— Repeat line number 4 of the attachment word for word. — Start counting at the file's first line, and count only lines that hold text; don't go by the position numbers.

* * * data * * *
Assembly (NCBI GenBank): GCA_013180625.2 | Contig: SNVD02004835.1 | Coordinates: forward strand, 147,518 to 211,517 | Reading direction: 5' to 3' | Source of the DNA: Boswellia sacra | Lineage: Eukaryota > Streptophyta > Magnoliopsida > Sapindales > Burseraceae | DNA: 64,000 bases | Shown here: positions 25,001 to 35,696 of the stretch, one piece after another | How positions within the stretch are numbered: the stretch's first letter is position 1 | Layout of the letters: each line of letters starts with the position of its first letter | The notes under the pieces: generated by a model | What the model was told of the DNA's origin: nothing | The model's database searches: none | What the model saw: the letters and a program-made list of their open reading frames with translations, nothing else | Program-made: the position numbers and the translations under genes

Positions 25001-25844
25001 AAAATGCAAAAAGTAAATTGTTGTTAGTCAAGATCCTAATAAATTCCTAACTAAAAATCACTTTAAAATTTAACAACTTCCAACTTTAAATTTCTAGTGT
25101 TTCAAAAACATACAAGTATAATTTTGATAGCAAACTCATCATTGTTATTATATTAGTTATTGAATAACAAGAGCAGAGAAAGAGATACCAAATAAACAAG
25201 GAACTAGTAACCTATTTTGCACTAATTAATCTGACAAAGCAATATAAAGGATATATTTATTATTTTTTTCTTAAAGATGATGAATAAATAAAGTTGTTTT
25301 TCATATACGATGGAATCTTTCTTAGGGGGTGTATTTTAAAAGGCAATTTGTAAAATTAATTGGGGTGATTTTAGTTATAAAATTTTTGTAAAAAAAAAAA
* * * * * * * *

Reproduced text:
25101 TTCAAAAACATACAAGTATAATTTTGATAGCAAACTCATCATTGTTATTATATTAGTTATTGAATAACAAGAGCAGAGAAAGAGATACCAAATAAACAAG